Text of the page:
Tag Archives: Davidson College


Todd Gurley and Kelvin Bryant. We played for the same team, albeit at different times.

Cam Reddish, Mo Bamba, Daniel Ochefu. We played for the same team, albeit at different times.

Steph Curry. We played for the same team, albeit at different times and in different sports.

You see where I’m going with this. I was on a roll until I got to SE Asia.

Apology for the liberal arts


Albert Camus

I was a French major in college. I am not good at languages, but I wanted to be part of Davidson College’s second Junior-Year Abroad group. I lived in France for a year. At one time, I knew a lot about Charles Baudelaire, Arthur Rimbaud and André Breton. I would pass Jean-Paul Sartre on the street when I was in Paris. Albert Camus lived in Luberon, not that far from Montpellier where I was in school living among his Pied-Noir compatriots.

A French major. It was excellent preparation for a career as a North Carolina lawyer. (André Breton wrote The Surrealist Manifesto.)

When I graduated and returned home, I like to think I knew more about Charles Baudelaire than the average Eastern NC tobacco (les fleurs du mal) farmer.

Actually, I found a practical application for my education fairly soon. When President Nixon announced to the nation that the United States was withdrawing all its forces from Cambodia, we were ordered the next week to send a detachment from Long Binh,Viet Nam to the Phnom Penh Airport to provide communications in the aftermath of the withdrawal. We were told that we would need passports and visas and that the detachment should wear civilian clothes. (I have wondered ever since if that made us spies. (If it did, I would put that on my resumé.)) I got the visas at the Cambodian Embassy in Saigon, speaking French.

To think that public policy may now be veering away from support for liberal arts and in the direction of seeking to prepare students for somebody’s vision of the needs of the workforce is worrying.

Liberal arts are the best preparation for an uncertain future. The best preparation for life. Suppose I had found a college that prepared students to be tobacco farmers? (In those days, they tied the tobacco on sticks with string.)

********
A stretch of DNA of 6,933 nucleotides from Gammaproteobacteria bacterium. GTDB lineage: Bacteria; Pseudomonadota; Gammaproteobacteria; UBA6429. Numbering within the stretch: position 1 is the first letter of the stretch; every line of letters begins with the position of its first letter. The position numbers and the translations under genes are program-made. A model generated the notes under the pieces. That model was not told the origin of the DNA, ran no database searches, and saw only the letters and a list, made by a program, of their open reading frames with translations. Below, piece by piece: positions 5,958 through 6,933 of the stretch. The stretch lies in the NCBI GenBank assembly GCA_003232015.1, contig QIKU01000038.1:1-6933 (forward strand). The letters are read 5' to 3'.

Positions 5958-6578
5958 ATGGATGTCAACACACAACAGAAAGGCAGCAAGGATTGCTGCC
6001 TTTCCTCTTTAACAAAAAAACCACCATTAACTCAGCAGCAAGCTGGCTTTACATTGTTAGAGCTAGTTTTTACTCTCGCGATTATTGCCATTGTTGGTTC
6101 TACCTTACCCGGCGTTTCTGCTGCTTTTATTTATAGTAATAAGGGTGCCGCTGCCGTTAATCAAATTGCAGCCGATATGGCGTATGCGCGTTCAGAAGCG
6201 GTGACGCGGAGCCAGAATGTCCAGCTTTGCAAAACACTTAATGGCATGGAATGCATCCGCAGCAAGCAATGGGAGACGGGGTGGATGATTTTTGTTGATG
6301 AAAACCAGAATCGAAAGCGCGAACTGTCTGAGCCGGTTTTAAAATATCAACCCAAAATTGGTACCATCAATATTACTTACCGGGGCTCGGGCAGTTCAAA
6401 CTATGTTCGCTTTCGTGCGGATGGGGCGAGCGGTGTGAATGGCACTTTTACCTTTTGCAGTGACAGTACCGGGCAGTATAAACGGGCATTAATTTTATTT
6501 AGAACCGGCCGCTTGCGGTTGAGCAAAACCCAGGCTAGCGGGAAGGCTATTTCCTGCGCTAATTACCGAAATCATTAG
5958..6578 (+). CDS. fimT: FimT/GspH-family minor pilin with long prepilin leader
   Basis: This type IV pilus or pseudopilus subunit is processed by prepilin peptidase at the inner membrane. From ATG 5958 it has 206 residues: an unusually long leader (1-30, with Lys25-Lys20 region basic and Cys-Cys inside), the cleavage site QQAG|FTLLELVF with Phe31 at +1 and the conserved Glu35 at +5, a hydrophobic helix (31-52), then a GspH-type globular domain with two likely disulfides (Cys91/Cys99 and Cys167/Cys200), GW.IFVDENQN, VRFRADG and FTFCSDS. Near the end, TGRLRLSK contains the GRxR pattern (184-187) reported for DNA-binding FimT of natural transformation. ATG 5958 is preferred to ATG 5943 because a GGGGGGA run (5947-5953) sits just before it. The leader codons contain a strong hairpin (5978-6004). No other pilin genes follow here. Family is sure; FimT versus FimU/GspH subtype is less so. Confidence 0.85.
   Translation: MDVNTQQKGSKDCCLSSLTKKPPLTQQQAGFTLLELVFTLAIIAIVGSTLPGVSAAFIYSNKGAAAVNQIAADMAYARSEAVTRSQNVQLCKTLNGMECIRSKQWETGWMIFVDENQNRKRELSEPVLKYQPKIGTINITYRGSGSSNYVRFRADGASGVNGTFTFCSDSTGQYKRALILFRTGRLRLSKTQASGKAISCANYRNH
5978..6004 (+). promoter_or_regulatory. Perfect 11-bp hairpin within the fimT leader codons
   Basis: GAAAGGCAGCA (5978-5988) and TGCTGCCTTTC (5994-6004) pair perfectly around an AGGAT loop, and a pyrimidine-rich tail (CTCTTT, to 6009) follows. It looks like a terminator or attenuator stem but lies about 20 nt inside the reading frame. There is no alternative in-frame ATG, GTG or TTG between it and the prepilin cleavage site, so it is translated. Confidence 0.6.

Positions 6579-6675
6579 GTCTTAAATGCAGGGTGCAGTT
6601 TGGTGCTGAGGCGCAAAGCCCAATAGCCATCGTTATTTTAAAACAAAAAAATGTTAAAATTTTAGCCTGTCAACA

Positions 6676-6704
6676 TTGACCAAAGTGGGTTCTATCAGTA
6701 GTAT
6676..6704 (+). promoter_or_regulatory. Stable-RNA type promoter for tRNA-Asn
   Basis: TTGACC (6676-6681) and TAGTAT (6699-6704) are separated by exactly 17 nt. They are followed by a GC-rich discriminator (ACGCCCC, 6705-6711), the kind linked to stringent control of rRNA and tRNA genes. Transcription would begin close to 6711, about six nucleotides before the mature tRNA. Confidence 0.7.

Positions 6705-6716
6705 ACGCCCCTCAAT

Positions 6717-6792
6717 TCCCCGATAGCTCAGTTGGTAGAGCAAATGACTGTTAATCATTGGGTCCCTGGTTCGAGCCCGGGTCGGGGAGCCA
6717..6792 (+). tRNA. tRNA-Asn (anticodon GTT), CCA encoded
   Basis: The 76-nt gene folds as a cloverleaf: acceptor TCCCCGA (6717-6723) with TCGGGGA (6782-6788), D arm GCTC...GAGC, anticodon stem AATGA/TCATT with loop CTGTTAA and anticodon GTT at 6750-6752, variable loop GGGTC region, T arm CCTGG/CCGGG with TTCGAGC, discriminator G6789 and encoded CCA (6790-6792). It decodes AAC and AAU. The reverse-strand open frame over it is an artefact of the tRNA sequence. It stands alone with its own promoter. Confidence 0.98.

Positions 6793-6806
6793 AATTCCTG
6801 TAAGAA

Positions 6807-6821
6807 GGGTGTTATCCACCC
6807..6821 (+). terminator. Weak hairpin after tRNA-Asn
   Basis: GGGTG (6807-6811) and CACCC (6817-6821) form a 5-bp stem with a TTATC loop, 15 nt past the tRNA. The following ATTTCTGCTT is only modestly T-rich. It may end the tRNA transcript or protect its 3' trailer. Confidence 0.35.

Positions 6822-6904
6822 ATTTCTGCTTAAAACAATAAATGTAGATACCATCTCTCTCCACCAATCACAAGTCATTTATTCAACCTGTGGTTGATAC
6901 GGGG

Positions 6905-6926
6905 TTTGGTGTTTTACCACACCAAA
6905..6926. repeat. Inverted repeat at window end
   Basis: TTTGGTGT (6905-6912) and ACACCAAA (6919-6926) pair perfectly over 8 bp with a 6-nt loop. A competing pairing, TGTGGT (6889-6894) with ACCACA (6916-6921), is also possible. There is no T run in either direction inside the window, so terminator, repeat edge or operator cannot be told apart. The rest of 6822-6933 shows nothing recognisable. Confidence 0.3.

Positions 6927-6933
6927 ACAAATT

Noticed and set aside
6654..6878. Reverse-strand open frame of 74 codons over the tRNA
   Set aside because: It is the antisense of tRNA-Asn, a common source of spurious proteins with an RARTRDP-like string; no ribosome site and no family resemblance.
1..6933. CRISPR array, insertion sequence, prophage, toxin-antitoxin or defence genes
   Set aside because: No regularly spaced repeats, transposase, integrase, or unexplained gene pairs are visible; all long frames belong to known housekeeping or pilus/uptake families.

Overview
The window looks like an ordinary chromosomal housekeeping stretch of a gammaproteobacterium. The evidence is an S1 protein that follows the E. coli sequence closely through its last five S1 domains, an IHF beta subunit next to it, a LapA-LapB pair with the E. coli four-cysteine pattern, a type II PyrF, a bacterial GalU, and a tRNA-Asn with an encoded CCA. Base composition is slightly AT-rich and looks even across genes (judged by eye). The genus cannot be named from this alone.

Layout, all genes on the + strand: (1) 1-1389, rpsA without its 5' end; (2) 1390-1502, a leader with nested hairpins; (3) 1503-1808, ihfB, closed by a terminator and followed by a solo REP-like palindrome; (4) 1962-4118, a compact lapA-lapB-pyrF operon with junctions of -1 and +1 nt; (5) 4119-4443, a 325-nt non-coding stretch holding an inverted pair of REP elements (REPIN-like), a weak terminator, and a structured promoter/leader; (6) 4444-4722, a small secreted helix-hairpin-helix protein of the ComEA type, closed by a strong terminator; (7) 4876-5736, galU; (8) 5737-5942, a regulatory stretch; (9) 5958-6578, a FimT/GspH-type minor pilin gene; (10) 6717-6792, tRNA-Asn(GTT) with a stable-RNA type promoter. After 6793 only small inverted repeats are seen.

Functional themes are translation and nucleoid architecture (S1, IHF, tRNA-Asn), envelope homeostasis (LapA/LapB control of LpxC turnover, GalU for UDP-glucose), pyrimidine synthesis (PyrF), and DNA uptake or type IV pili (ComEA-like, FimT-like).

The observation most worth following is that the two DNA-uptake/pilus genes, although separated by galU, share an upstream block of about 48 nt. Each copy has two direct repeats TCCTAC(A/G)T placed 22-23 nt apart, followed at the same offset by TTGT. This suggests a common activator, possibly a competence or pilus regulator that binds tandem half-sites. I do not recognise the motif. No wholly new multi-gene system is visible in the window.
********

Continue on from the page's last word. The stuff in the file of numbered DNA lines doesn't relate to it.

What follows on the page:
We’d still be waiting for those visas.

The economics of higher education are a mess and need to be straightened out. But for those who can manage the finances, a liberal education in a residential setting under the personal leadership of a dedicated faculty is still the best way to go.

Where hummus stops

Hummus is the subject of what has become a prodigious collection of posts at this station. (Just put “hummus” in the Search box above (left) and you’ll see.)

Well, it flows like a mighty river across the Levant. But it stops at the Sea of Marmara. It does not cross the Bosphorus nor pass the Dardanelles. straits

And so hummus is not found on Greek tables — even though chicpeas are a staple of Greek cuisine. Greeks just prefer their chicpeas in soups and stews instead of bean dip.

I was led to this Greek learning upon hearing  a podcast of the poet Christopher Bakken speaking at Davidson College on March 13, 2013.

Bakken has written a book entitled Honey, Olives, Octopus – Adventures at the Greek Table  which he read from in his lecture at Davidson. He spoke of the island of Seriphos, where “the tastiest preparation of chicpeas in all of Greece was developed” and he described the dish, a version of revithia.

I was hooked. I searched the Internet high and low (not then having the term revithia, although that alone would not have sufficed), but found no recipe. So I sent a message to Bakken himself, citing his lecture and asking for help.rivithia

Bakken was great. He responded promptly, but told me that he was not aware of a published recipe other than the description of the dish and its preparation that comprise Chapter 6 of his book (“Beans: Chasing Chicpeas at Plati Yialós”). Then, he said words to the effect of “I suppose I could scan a copy of that chapter from my book and send it to you.”

Was this an generous offer from a scholar and poet who has better things to do, or was he playing me like a trout? No matter. I thanked him sincerely and snapped up a copy of the book for myself.

Now – about that chicpea dish. Well, I will tell you this: you can’t go wrong combining chicpeas and lots of onions (lots) and olive oil and water and rosemary (garlic optional) and baking them for a long time (400º). Salt, as they say, and pepper to taste. Beyond that, buy the book.

One more thing worth knowing: The early Greeks had communal ovens for baking bread and they had clay for making pots. When the bread was done, the ovens were still hot, so they developed the practice of putting great casseroles of vegetables, oil, water and herbs in to bake in the heat left after the bread came out. Knowing that makes it taste better, I think.

Thanks to Christopher Bakken.